In every legal action involving children, they are the focus of the proceedings. Blended families make up 40% of households in the United States. In such families, at least one of the spouses has a child from a prior relationship.
Many step parents often wonder if they can have legal custody of their children. Though the stepparents may love the child as their own, they have few legal parenting rights. Filing child custody as a stepparent can be a complex process.
This is because a step-parent is not a biological parent. The court will often consider the biological parents first in child custody fights. Yet, with the help of child custody lawyers, you can win child custody rights.
This article discusses how to win child custody as a father. We will also help you navigate all legalities involved in filing child custody. Let’s get right to it!
What to Know about Child Custody Law
Child custody law, which is a part of family law, varies between states. Still, a common factor is that stepparents often cannot take care of the kids due to legal boundaries. This becomes a problem when the biological parents are deceased or unavailable.
In situations such as domestic abuse and violence, the stepparent may also be unable to step into parent roles. In some cases, you might be unable to get custody as a stepparent without prior legal guardianship of the child.
So, a great place to start a custody process might be to apply for legal guardianship. This way, you have more rights and responsibilities for the child. And as such, applying for part or full custody becomes easier.
Types of Custody
When seeking custody over a child, it is crucial to understand that there are different custody types. In general, custody is either physical or legal. Both parents of a child can have these two, or the court can grant sole custody to one parent.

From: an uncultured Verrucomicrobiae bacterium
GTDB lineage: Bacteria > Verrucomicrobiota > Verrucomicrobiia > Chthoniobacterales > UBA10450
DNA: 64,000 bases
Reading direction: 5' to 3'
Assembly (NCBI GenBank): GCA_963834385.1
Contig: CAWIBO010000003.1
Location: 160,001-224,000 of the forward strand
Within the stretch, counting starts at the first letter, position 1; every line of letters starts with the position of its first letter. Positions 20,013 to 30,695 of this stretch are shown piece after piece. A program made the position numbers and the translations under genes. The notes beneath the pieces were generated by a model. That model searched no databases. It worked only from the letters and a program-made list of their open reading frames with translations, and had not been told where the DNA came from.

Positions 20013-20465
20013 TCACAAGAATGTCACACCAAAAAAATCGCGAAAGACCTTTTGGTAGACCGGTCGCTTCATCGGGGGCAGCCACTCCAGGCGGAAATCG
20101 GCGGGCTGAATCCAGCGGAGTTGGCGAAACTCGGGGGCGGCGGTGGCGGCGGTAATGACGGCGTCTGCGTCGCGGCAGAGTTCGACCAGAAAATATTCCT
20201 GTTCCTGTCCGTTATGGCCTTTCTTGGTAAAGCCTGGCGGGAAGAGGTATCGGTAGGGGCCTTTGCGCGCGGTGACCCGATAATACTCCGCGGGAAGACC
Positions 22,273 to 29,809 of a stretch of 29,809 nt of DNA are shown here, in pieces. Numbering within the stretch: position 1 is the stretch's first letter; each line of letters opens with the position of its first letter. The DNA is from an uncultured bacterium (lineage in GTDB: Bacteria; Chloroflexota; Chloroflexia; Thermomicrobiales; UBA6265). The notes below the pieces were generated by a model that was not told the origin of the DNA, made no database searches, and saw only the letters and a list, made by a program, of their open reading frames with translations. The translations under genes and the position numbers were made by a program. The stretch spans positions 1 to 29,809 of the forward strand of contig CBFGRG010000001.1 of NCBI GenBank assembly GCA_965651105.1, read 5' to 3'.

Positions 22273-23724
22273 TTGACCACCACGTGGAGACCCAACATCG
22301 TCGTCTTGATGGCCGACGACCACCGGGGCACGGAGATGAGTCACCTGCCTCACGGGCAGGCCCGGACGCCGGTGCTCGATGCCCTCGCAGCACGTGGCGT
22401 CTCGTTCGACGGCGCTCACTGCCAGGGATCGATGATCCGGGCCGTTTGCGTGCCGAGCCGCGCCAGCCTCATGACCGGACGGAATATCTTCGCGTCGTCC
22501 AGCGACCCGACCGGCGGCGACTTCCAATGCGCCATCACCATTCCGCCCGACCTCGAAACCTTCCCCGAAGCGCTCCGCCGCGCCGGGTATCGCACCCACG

The court awards this custody to a parent to live with the child. If the court grants joint physical custody to both parents, they must share equal living time with the child throughout the year.
The court awards this type of custody to one or both parents of a child. This is often after a separation or if one of the parents is unavailable. The legal parent holds all the rights and responsibilities of the child until they are 18 years old.
How to Get a Child Custody
As a stepfather, the process of getting legal custody of your child can be complex, yet it is possible. Families evolve, with new members taking on parental responsibilities. These responsibilities may equal or exceed those of the biological parents.
Strong relationships between kids and stepparents can emerge over time. This lays the groundwork for a child’s growth and well-being. The courts take this into account.
Therefore biological parents should know that it is not a given that they will have custody of their kids instead of their stepparents.
The main consideration when determining custody will be what is in the kids’ best interests. This is most important, not what is convenient for the biological parent or stepparent.
The court often takes the following factors into consideration when deciding on stepparent custody: